Psoriatic Arthritis

November 12, 2012

Psoriatic Arthritis

Psoriatic arthritis is a chronic disease, which occurs when the immune system produces antibodies against its own cells and tissues. This causes inflammation of the skin and the joints. The arthritis symptoms are often associated with skin inflammation symptoms.


Doctors and scientists do not know why the immune system starts attacking its own tissues but they believe that certain environmental factors trigger the reactions in individuals who are genetically prone to the disease. Psoriatic arthritis may affect both men and women. It is usually diagnosed in individuals between 30 and 50 years of age, although it can occur in children as well.


There are several types of psoriatic arthritis:

  • Asymmetric arthritis affects the joints on only one side of your body. It usually affects the knee, ankle, finger or wrists.
  • Psoriatic spondylitis causes inflammation in your spine, neck and the pelvis at the lower back. The symptoms are painful and severe.
  • Distal interphalangeal predominant is a form of psoriatic arthritis that affects the joint cartilages and tissues. It is often difficult to distinguish this condition from osteoarthritis.
  • Arthritis mutilans affects the smaller bones found in the feet and hands. It is a severe form of the disease, and can be extremely painful.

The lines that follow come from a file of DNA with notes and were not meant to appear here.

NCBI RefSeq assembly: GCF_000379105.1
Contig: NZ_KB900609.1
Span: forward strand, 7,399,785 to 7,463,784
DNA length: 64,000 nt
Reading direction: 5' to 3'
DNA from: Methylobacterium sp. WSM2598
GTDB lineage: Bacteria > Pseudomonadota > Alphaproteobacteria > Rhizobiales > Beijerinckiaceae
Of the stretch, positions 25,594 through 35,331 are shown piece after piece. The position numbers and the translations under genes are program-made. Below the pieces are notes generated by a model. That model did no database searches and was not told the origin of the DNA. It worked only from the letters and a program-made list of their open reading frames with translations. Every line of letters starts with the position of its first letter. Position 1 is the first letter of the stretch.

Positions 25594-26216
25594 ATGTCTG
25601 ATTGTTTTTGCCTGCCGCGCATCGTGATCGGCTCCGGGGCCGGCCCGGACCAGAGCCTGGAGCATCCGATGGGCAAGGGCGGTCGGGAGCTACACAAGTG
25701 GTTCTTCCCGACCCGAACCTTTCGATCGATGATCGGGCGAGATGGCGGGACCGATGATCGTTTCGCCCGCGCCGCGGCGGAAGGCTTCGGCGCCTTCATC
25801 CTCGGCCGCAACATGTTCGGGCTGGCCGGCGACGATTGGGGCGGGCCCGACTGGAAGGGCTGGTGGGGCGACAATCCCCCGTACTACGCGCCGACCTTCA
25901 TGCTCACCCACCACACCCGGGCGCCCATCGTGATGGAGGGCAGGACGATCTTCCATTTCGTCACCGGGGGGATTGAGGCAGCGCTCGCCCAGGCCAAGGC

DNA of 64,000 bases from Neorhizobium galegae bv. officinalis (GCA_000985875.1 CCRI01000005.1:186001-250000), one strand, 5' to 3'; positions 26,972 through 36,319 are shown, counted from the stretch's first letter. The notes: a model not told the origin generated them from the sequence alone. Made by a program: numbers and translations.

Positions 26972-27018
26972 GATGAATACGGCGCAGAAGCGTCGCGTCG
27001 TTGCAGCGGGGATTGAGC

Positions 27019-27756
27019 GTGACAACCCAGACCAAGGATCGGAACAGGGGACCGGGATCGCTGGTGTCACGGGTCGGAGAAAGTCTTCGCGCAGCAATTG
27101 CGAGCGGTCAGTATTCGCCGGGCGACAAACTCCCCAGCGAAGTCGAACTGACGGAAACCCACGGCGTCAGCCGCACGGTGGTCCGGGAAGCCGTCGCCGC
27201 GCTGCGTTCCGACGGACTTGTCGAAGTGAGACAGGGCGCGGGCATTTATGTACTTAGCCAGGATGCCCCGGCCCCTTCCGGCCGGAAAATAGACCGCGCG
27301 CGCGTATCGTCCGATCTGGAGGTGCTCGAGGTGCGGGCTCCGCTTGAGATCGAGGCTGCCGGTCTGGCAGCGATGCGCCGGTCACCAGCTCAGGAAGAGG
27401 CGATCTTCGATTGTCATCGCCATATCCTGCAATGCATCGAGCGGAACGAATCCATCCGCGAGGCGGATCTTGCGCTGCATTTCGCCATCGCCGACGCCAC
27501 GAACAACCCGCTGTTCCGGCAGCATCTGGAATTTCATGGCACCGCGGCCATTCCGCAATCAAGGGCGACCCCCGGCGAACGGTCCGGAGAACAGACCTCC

• Symmetric arthritis causes severe pain in multiple joints on both sides of the body. It can lead to serious disability.


Psoriatic arthritis symptoms may start suddenly or gradually. The symptoms commonly affect the wrists, knees, ankles, fingers and toes, and include:

  • Painful, stiff and swollen joints
  • Thick and rough fingernails
  • Red patches on skin with silvery, crusty scales.


Your doctor may use blood tests, physical examination, joint fluid tests and X-rays to diagnose the condition. There is no cure for the disease. However, medications may be prescribed to manage the symptoms, and to slow the progression of the disease.

  • Nonsteroidal anti-inflammatory drugs are pain medications such as aspirin and ibuprofen. They help relieve the pain associated with psoriatic arthritis. Side effects include kidney damage, fluid retention and heart failure.
  • Disease modifying anti-rheumatic drugs limit the extent of joint damage. Drugs such as methotrexate and cyclosporine can provide significant relief. However serious side effects and increased risk of infection may occur.
  • Biologic therapy includes intravenous medications such as Remicade and Amevive. They work by suppressing the immune system.

Talk to your doctor, and discuss the pros and cons of each treatment option before making a final decision.

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